Try to offer flavors that are sharp, smooth and creamy, smoky, and even slightly sweet. Everyone should be able to create their own combinations of cheeses and other ingredients that are interesting to their individual palettes.
Examples of Hard Cheeses for Charcuterie Platter
- Sharp Cheddar
- Hint: Check with your local grocery or deli and ask them what's good or popular now
Examples of Soft Cheeses for Appetizer Boards
- Goat Cheese
- Cream Cheese
Examples of Aged Cheeses for Charcuterie Platters
- Parmesan (hint: if you have the budget and you want to go all out, opt for Parmigiano Reggiano)
Examples of Blue (Bleu) Cheeses for Charcuterie Boards
Some people who aren't big fans of blue cheese don't realize how many different varieties there are! The four main types are stilton, gorgonzola, Roquefort, and cabrales - but there are dozens more! How about:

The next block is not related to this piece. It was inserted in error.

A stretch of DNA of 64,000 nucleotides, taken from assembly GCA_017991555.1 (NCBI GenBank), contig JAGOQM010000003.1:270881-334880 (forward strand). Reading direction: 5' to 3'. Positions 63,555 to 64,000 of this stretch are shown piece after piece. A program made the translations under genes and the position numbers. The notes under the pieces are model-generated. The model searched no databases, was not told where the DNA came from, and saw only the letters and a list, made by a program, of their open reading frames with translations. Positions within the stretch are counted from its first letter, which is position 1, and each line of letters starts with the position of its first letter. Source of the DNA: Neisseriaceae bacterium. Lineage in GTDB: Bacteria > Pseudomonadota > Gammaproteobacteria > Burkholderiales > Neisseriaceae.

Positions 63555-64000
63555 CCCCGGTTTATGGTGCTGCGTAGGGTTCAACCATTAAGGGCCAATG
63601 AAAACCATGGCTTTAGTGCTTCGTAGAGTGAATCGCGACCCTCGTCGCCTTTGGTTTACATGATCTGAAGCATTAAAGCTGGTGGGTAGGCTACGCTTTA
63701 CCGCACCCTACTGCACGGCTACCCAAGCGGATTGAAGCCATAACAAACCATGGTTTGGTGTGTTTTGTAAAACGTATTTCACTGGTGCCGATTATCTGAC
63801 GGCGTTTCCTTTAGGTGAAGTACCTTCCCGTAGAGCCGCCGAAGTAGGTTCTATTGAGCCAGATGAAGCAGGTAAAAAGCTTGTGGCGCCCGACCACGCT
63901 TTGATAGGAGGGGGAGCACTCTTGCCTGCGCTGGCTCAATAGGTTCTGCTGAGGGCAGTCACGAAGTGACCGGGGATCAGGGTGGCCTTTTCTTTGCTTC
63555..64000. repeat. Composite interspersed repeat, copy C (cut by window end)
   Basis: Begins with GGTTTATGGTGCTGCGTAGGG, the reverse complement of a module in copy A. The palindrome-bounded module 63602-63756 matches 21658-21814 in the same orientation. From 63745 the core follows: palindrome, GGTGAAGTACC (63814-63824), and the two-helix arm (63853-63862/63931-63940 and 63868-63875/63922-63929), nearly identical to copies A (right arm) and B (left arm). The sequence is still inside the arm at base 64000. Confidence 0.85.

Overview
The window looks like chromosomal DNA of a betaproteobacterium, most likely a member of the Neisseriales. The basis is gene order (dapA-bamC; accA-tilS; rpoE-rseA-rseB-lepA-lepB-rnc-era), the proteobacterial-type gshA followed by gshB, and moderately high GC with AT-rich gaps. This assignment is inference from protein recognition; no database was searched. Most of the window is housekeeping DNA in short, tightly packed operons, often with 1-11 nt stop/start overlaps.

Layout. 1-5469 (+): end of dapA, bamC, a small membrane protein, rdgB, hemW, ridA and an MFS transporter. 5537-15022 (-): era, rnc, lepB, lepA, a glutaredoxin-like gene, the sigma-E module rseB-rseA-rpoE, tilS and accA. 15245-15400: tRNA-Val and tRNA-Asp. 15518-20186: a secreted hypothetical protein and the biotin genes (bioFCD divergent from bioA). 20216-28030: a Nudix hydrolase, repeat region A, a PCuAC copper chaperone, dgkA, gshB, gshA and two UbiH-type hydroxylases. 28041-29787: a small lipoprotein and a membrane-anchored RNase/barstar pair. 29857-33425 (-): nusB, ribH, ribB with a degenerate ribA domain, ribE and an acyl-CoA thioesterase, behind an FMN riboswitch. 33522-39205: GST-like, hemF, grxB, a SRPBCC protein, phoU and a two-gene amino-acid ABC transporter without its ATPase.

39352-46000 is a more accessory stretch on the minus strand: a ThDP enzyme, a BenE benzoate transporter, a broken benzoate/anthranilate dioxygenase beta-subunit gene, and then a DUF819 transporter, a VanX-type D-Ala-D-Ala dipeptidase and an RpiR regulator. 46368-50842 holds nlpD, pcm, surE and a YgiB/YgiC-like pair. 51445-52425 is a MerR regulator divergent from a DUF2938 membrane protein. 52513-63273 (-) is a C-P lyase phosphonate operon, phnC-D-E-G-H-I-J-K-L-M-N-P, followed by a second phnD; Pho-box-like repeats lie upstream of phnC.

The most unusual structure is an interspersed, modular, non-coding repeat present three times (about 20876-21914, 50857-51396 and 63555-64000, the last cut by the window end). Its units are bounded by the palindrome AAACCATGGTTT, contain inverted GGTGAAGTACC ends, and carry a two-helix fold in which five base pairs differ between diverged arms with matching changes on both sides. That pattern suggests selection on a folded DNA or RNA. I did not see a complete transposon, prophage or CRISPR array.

- Dragon's Breath
Want to learn about even more varieties of blue cheese? You'll find that and more about almost any type of cheese in the World Cheese Book.
Charcuterie Board Spreads, Dips, and Sauces
It's common to include jams, jellies, and fruit preserves on a charcuterie board, but you don't need to be limited to the classic jam or jelly spread. Use any fruit that you want to enjoy in a spread! Try dried fruits such as raisins, apricots, figs, or dates; fresh fruit such as berries, apples, pears, or peaches; or even citrus fruits like oranges, tangerines, or lemons.
Of course you can also try some of the delicious Greek spreads (at 10% off) from our wonderful food product suppliers.
Charcuterie Board Spreads
Charcuterie board spreads should be easily spreadable on crackers or bread, and like all of your ingredient groups, should offer different flavor profiles. Some examples of great spreads to include are:
- Extra virgin olive oil with balsamic vinegar
- Tapenade (most often made with olives)
Charcuterie Board Sauces